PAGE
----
A pair of adjacent houses on West London's Kensington Court Mews formed the striking backdrop to our 'Bright Boys' shoot in the September issue. Recently overhauled by Groves Natcheva Architects, the residences were created for Adriana Natcheva – who heads up the London-based architecture practice with Murray Groves – and her brother, Parashkev Nachev, with equal attention to detail but dramatically different styles.
Natcheva's house is lighter in colour and slightly larger, extending under the level of her brother’s property. The open-plan living area on the ground floor includes a kitchen, dining area, seating, office and library in one space. Sleek lacquered sliding doors can hide or reveal areas of the house according to the owner's needs, transforming the room from a formal dining room to a walk-in wardrobe. A cosy, low-ceiling bedroom on the mezzanine level hangs over the main living area, overlooking it but at the same time remaining protected from its view.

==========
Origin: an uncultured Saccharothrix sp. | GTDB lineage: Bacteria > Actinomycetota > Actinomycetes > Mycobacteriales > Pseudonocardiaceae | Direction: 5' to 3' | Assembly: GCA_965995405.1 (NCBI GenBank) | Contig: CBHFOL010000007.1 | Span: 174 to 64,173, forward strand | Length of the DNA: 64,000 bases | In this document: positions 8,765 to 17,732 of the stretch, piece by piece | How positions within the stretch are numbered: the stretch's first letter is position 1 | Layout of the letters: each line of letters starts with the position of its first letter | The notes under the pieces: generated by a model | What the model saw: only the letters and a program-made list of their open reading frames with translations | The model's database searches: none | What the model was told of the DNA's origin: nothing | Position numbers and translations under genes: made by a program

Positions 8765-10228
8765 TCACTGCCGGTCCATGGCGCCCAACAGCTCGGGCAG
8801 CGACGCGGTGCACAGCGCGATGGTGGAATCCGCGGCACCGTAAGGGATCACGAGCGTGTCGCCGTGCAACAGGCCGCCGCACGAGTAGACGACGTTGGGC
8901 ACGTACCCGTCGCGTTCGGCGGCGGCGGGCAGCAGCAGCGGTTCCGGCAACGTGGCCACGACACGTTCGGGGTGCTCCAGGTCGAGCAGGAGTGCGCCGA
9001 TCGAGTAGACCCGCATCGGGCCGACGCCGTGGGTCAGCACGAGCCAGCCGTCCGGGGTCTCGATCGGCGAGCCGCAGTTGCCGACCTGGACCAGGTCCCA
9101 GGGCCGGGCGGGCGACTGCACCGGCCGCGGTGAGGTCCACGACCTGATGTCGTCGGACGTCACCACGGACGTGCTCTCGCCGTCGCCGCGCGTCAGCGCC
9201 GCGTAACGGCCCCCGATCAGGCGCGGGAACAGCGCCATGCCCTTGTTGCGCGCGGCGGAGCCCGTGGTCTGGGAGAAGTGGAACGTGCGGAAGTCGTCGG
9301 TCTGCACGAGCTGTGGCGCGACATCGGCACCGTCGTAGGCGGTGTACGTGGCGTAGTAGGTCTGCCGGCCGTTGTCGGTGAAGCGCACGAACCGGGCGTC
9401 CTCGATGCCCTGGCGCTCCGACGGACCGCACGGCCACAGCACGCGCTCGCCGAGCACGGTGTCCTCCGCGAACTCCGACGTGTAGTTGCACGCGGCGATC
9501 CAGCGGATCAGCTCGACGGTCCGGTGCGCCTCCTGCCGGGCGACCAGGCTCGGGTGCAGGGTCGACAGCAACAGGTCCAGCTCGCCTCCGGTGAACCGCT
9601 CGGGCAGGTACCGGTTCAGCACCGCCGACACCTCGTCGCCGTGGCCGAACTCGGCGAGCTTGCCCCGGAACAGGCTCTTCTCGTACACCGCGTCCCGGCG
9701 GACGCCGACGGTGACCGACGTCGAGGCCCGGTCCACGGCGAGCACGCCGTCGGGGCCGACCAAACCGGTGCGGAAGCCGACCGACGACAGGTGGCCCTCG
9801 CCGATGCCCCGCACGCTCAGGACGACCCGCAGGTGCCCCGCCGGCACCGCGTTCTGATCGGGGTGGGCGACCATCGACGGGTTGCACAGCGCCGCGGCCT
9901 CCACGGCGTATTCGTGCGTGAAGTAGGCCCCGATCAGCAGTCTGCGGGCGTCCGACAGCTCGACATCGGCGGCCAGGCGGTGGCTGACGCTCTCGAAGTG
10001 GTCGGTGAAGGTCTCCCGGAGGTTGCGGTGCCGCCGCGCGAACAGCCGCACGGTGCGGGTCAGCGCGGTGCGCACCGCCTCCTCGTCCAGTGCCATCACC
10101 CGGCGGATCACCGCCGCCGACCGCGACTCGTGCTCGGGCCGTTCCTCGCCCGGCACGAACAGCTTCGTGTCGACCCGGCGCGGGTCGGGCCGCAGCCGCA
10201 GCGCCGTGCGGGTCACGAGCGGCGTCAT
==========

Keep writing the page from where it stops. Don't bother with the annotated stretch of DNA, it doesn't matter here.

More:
In contrast, her sibling's marginally smaller house features darker, green-black hues and a more traditional separation of spaces. The front living room takes the visitor through to a kitchenette with a breakfast bar for two, while a staircase leads to the upper level that includes a bedroom and bathroom.
‘I look for beauty - unfashionable though that word now is - which for me is to be found in continuity with the human form’, explains Natcheva. ‘When it comes to private projects the beauty has to be found in the identity of the inhabitant; this is what informs the texture of materials, the shape of objects, the scale of space, and the drama of light. We try to build a human portrait out of bricks and mortar - a portrait, which is a record of a sensibility as well as a platform for a life. Like a stage, it must set the right tone but stay in the background.’
In keeping with the architects’ passion for detail, both houses showcase meticulously designed fittings in carefully selected high-quality materials like ebony, dark ash and rare nero portoro marble. Furniture includes antiques - such as vintage Carlo Scarpa - and custom pieces, which the architects created via Natcheva's recently launched creative design platform, Milk & Steel, in collaboration with her brother and DJ, composer and art director Alice Orpheus.
The two houses may be small in scale, but Groves Natcheva Architects have certainly maximised the properties' miniature size.